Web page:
There are more than ten thousand students studying in TSLC programs in two hundred thirty five institutions across the country. Those institutions are producing CMA, ANM and lab assistant technicians. Their contributions to the community level in rural and remote areas are praiseworthy as they are providing invaluable health services to community people. In this regards, eliminating such programs is really appalling for the future of the country and its citizen, especially of rural areas. Instead of increasing the number of such type of junior technical human resources, the government is planning to phase out TSLC programs which will ultimately end up the efforts of organizations to produce basic level human resources. While analyzing the total population and total TSLC products in Nepal, there is the ratio of one health worker is equal to two hundred fifty people. In fact, the ratio should be one health worker should be equal to ten people. Even today there is a large population in Nepal that does not have any ideas to take even paracetamol, which is minor medicine for an immediate relief of fever. So, the government should not phase out TSLC programs without giving its alternatives.
In your opinion, what should government do to solve this growing problem?
The Government has already declared the concept of 70/30 for technical and non-technical education. But, it has done just opposite of the statement of the government. In my view, the government, instead of phasing out TSLC program, it should give affiliation to both government and private-funded institutions and should encourage the private sector to solidify the government’s ambitious concept of 70/30. Private sector provides scholarship to around 3500 students, which is equivalent to more than 13 million Nepalese currency. Moreover, the government should amend the discriminatory and suppressive policy that directly affects the sustainability of private sector, but it should create appropriate environment for growing privately run institutions instead. If the government obstructs the way of receiving education by adopting suppressive policies to private sector, the trend of draining out of a large number of students in search of quality education in foreign lands will be increased in alarming rate. So, the government should give sole authority to 753 local governments as well as private sector to run such institutions unanimously in order to crystallize the concept of 70/30.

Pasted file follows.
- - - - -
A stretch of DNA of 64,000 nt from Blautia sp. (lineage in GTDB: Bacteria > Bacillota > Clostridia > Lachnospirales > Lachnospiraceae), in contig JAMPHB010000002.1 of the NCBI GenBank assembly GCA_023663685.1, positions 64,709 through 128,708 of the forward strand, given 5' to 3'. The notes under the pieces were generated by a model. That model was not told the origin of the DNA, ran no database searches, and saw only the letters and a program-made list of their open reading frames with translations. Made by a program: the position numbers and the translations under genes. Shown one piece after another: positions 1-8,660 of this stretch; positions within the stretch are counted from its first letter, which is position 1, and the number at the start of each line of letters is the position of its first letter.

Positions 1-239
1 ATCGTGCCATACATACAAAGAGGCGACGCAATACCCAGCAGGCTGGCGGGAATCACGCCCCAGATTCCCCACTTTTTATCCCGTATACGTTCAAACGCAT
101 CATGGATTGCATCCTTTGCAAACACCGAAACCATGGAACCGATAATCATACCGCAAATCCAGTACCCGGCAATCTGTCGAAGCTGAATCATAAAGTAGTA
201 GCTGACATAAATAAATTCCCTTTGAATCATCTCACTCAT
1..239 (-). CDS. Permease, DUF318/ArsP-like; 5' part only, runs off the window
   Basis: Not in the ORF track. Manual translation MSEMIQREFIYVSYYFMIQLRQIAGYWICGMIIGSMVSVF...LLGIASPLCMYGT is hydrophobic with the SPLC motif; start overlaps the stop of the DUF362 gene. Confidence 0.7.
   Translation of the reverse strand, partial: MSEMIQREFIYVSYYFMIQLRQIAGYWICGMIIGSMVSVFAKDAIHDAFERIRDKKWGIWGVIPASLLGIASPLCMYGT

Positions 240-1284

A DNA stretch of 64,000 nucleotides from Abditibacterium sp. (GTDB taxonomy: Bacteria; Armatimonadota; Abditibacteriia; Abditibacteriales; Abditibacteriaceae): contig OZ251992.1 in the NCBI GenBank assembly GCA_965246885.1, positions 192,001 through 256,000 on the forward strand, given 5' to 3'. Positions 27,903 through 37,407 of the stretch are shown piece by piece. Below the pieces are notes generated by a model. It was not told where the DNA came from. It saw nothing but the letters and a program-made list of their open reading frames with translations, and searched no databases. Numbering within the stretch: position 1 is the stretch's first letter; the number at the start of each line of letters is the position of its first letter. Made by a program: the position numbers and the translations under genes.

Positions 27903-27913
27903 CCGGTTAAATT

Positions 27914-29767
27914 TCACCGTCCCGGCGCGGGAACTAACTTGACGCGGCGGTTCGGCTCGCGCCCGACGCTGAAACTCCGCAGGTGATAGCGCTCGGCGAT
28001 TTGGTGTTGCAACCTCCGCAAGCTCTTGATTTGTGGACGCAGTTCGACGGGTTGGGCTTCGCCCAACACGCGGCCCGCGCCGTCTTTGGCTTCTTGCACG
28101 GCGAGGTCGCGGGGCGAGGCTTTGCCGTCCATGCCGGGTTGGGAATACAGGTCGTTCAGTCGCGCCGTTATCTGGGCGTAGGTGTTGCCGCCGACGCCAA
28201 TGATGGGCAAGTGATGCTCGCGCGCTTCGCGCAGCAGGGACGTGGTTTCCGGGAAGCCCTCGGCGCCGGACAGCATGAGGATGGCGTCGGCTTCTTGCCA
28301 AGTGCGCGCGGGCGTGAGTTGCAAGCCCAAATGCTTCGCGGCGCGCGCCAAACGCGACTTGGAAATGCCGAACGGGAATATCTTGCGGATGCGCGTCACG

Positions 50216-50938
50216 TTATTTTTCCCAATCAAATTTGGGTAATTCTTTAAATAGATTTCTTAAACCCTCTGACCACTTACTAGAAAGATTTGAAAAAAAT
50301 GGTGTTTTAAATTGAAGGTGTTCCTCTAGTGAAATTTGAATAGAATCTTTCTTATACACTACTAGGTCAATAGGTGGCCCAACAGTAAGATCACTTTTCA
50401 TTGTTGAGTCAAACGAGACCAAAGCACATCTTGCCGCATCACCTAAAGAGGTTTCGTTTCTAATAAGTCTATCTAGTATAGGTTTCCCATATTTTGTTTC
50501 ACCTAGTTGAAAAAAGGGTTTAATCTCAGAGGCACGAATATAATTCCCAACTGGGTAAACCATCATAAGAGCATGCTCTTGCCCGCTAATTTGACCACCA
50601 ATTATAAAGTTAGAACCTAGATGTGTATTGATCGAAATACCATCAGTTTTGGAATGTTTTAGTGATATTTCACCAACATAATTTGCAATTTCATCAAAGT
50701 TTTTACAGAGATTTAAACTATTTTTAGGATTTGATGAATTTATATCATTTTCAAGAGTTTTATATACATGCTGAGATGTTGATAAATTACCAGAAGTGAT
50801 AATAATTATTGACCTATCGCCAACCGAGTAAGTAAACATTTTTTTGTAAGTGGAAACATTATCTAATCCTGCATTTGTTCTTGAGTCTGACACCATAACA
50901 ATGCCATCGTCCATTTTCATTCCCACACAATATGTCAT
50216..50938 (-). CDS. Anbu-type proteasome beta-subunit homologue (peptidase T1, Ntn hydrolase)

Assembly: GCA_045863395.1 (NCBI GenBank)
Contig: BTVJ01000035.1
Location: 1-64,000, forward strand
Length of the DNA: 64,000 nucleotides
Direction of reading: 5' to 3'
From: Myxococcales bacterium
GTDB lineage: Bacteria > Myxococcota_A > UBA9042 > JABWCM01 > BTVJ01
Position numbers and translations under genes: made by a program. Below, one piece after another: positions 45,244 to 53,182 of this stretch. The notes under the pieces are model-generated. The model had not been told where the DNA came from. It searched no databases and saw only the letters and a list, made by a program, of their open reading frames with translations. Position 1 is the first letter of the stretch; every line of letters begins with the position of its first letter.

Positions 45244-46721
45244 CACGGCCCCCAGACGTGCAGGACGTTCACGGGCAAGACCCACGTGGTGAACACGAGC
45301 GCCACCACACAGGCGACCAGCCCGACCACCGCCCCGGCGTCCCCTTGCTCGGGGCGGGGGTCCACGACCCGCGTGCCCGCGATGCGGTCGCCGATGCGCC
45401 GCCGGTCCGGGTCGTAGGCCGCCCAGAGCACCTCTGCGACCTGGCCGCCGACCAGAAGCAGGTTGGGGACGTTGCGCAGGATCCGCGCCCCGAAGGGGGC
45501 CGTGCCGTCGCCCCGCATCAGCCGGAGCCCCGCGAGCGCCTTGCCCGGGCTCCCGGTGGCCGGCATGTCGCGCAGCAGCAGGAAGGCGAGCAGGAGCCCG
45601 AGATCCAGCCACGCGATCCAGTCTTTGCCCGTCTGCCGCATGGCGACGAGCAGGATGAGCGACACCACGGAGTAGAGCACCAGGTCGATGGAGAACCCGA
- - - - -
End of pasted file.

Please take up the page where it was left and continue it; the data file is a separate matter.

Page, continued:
What suggestions would you like to give SEE graduates concerning the selection of a right subject in a higher level?
Technical and vocational education is life-enhancing and highly acclaimed across the globe. A qualification of technical and vocational education can give a learner numerous opportunities to be self-dependent and secure future. I therefore suggest that inquisitive SEE graduates should choose a course of technical or vocational education to embrace their promising future.